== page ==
While Tuesday’s theme was billed as “Make America Work Again,” almost everyone who appeared on stage offered criticism for Clinton, bashing everything from her email scandal to her accent. A video called “Hil-LIAR-y” played early in the evening, and there was vigorous fault-finding with her resume.
There was far more focus on the contempt for Clinton than on any admiration for Donald Trump, who was formally named the Republican nominee for president earlier in the evening and briefly appeared via video, thanking supporters.
Several of the night’s big-name speakers barely acknowledged Trump, including Senate Majority Leader Mitch McConnell (R-Ky.), who said Trump would sign Republican-backed bills and fill the seat of the late Supreme Court Justice Antonin Scalia, but little else about the business mogul.
House Speaker Paul Ryan (R-Wis.) mentioned Trump only twice during his 10-minute speech, while House Majority Leader Kevin McCarthy (R-Calif.) mentioned the newly minted nominee once.
Some of the loudest cheers of the night ― chants of “lock her up!” ― came during the speech of New Jersey Gov. Chris Christie, who said he wanted to hold Clinton “accountable for her performance and her character.” Christie ticked off criticisms of Clinton ― at one point suggesting her actions led to the kidnapping of hundreds of girls in Nigeria by the terror group Boko Haram ― and the crowd responded with loud shouts of “guilty!”
Delegates seemed pleased with the negative tone of the evening, telling The Huffington Post it was important to contrast Trump and Clinton, and noting they would have two more days of the convention to hear more about Trump, anyway. Trump himself never seems short of words to talk about how great he is.
“We gotta beat Hillary Clinton, so we have to talk about all of her faults and all of her weaknesses,” said Patrick Davis, Trump’s Colorado state director. “At the same time, we have to talk about Donald Trump. She’s the worst for America, so we’ve got to remind people of that. This is a red meat crowd. They don’t like Hillary Clinton. They love that. We get two more nights ― it’s all about Trump.”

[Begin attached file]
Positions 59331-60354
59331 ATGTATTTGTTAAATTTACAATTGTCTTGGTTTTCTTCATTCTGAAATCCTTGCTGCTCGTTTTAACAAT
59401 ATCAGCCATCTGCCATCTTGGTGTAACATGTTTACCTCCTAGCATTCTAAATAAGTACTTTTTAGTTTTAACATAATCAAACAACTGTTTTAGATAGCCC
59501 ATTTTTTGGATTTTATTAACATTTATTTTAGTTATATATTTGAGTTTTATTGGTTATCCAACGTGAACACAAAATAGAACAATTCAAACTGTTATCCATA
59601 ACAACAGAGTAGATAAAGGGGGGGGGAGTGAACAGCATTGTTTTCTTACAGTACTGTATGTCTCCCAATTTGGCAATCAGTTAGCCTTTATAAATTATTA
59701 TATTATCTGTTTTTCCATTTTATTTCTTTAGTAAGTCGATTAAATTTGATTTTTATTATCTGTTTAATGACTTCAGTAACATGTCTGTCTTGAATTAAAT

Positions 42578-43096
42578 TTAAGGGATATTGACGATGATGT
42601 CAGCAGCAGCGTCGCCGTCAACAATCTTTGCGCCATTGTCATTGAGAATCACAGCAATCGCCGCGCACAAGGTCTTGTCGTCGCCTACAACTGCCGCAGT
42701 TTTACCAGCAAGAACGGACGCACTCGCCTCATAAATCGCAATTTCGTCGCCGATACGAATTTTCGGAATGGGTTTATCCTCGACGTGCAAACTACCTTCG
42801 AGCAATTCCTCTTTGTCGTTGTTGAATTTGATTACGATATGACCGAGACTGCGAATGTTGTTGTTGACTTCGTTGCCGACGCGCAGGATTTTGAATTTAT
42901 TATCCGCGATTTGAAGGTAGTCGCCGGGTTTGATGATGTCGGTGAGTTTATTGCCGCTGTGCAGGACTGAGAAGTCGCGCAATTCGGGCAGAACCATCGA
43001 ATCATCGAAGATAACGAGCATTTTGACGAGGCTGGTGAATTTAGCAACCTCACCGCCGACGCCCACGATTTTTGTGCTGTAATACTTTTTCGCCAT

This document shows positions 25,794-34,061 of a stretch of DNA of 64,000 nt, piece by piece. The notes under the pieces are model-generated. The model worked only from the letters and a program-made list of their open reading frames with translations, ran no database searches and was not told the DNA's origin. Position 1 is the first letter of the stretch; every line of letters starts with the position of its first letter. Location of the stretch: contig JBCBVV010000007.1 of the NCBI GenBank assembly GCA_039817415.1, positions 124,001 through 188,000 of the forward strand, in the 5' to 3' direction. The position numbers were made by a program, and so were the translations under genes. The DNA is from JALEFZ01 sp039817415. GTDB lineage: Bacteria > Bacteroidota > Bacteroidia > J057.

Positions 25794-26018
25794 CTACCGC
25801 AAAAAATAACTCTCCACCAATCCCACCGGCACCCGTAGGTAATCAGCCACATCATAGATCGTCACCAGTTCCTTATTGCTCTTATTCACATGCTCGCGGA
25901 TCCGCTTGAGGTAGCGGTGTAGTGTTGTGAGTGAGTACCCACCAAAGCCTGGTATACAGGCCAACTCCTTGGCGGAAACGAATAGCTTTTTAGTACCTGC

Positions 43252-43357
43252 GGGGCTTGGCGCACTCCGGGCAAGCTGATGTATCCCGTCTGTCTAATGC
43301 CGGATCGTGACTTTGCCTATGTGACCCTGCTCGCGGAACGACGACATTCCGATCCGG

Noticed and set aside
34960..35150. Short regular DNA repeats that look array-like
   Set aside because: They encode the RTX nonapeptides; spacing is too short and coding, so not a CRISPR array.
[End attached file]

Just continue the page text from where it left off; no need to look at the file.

Pat McPherson, a Nebraska delegate, said it was important to highlight Clinton’s flaws to unite Republicans.
“Trump may not have not been the first choice of everybody in this room, but the truth of the matter is he offers optimism ― and all she does, as somebody said earlier, is offer the status quo,” McPherson said. “There’s a terrible response, obviously, to Hillary Clinton, and maybe that almost overrides the support and optimism we have for Donald Trump and Mike Pence.”
Duke Lowrie, a Louisiana delegate, acknowledged that Trump isn’t exactly perfect. Still, he said Clinton would be a worse alternative.
“All politicians have warts, and in this case, maybe perhaps we have more than one candidate who has warts. At the end of the day, which candidate has the most warts? And in this case, what are the warts made of? The warts that the Democrats have are criminal,” Lowrie said. “Our candidate, he has the warts of being a real person who is not scripted, he is not a professional politician.”
“Sometimes you just have to call a pig a pig,” Lowrie continued.
Recent polls have shown that voters dislike both Clinton and Trump. A Reuters/Ipsos poll released in May found that nearly half of voters said they would vote for one candidate just to keep the other from winning the presidency.
Most of the positive remarks about Trump came from two of his children, Tiffany Trump and Donald Trump Jr., who described their dad as a kind, caring man of the people.